Digital incubators excel in providing precise control over temperature and humidity. Built-in hygrometers and thermometers often come as standard features. However, this precision and convenience come with a higher price tag. Beginners might also find them a bit tricky to operate.

Cabinet Incubators

If you’re looking for large capacity and stable conditions, cabinet incubators are the way to go. They offer very stable temperature and humidity levels, making them ideal for serious breeders. However, these perks come with drawbacks. Cabinet incubators are usually the most expensive option and can take up significant space in your home or breeding facility.

StepsDescriptionTools/Equipment Needed
Preparing the EggsGently collect eggs and identify healthy ones for incubation.Soft brush and nesting box.
Setting Up IncubatorFill containers with substrate and set the temperature.Incubator, substrate, thermometer, and hygrometer.
Placing the EggsPosition the eggs on the substrate in the container.Containers and substrate.
Monitoring and AdjustingCheck temperature and humidity daily and make adjustments if needed.Thermometer, hygrometer, and distilled water.

DIY Incubator for Leopard Gecko Eggs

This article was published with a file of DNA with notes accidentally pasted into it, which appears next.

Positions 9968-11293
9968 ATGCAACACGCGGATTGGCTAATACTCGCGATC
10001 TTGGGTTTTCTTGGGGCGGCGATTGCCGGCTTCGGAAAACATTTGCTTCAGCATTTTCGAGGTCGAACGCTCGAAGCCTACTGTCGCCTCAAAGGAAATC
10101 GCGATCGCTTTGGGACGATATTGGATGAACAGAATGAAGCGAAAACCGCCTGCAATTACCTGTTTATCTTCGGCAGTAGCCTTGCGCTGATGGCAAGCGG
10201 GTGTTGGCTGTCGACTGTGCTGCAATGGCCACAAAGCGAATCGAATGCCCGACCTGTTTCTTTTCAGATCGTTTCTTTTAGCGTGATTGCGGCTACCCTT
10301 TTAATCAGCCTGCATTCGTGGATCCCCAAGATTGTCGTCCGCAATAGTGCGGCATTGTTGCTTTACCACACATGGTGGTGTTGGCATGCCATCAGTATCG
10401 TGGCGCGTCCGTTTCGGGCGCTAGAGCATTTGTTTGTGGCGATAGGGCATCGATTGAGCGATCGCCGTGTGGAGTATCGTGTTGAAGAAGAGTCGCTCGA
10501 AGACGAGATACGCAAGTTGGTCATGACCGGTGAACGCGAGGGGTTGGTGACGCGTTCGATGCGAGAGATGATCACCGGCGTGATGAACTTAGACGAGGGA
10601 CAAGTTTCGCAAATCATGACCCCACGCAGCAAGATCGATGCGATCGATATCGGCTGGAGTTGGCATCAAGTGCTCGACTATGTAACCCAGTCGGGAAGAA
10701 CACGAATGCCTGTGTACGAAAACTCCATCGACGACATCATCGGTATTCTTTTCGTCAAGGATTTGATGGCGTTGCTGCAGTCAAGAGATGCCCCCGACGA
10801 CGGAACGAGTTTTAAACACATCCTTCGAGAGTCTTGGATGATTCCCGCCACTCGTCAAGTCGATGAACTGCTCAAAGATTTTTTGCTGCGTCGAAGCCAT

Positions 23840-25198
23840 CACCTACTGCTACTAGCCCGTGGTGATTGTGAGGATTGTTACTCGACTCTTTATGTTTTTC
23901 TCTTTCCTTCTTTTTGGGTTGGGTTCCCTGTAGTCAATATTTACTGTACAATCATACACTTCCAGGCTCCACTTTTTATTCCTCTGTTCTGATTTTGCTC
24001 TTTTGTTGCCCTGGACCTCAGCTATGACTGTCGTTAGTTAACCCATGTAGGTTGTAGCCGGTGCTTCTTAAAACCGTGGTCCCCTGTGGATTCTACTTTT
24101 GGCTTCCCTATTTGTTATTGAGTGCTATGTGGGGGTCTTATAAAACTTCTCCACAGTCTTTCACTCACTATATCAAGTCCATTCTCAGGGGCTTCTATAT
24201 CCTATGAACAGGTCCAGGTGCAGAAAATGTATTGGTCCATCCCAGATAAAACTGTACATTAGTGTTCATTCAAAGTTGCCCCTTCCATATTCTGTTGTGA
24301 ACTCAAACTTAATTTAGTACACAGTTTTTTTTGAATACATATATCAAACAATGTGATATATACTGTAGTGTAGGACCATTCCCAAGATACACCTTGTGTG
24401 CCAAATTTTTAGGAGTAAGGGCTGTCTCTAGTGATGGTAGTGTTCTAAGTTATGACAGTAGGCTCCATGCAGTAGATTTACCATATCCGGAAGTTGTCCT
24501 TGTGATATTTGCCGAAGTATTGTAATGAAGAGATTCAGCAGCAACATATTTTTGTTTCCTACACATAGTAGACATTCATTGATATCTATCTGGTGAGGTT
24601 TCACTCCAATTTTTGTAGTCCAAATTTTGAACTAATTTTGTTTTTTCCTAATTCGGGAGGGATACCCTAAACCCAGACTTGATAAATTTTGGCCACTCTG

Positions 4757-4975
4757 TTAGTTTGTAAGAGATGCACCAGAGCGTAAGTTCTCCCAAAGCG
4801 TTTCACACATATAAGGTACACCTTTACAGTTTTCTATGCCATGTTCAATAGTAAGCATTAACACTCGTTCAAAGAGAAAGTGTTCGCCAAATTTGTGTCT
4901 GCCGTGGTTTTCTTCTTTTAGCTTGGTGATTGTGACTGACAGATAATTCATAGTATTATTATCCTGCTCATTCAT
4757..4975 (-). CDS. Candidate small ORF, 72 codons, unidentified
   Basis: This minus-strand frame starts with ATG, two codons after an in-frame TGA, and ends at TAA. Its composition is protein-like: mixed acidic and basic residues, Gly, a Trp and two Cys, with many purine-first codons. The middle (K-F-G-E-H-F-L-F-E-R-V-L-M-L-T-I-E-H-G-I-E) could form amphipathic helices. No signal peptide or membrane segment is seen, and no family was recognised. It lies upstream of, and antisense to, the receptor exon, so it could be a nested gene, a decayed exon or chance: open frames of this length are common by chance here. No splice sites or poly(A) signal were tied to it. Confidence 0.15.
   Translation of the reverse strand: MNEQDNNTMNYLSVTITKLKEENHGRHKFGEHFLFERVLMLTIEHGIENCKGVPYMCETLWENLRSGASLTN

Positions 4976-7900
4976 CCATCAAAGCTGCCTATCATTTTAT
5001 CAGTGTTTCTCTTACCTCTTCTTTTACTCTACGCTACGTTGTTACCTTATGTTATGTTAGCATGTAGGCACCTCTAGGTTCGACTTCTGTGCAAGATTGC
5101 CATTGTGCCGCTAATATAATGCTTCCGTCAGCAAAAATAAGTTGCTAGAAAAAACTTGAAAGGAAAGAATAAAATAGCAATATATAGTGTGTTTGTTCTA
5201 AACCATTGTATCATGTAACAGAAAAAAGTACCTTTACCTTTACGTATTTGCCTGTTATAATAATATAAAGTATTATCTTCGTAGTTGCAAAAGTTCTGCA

black styrofoam cooler on green table

Not interested in buying a commercial incubator? You can make your own at home. DIY options can be cost-effective and efficient if you know what you’re doing.

Basic Styrofoam Cooler Incubator

A Styrofoam cooler can serve as a simple yet effective incubator. It’s a great starting point for beginners. Let’s look at how to set it up:

Materials Needed: 

  • Styrofoam cooler
  • Heat mat
  • Thermometer
  • Hygrometer
  • Small containers
  • Substrate (vermiculite or perlite)


  1. Place Heat Mat: Put the heat mat at the bottom of the cooler.
  2. Install Thermometer and Hygrometer: Attach these devices to the cooler’s interior.
  3. Fill Containers: Add moist substrate to small containers.
  4. Set Temperature: Use the heat mat’s control to set the desired temperature.
  5. Monitor: Regularly check the thermometer and hygrometer to ensure stable conditions.

Plastic Storage Tub Incubator

A plastic storage tub can also work well as an incubator. It’s a bit more durable than Styrofoam and easy to clean. Here’s how to assemble one:

Materials Needed:

  • Plastic storage tub with lid
  • Heat tape or heat mat
  • Thermometer
  • Hygrometer
  • Small containers
  • Substrate


  1. Attach Heat Source: Place heat tape or a heat mat at the bottom of the tub.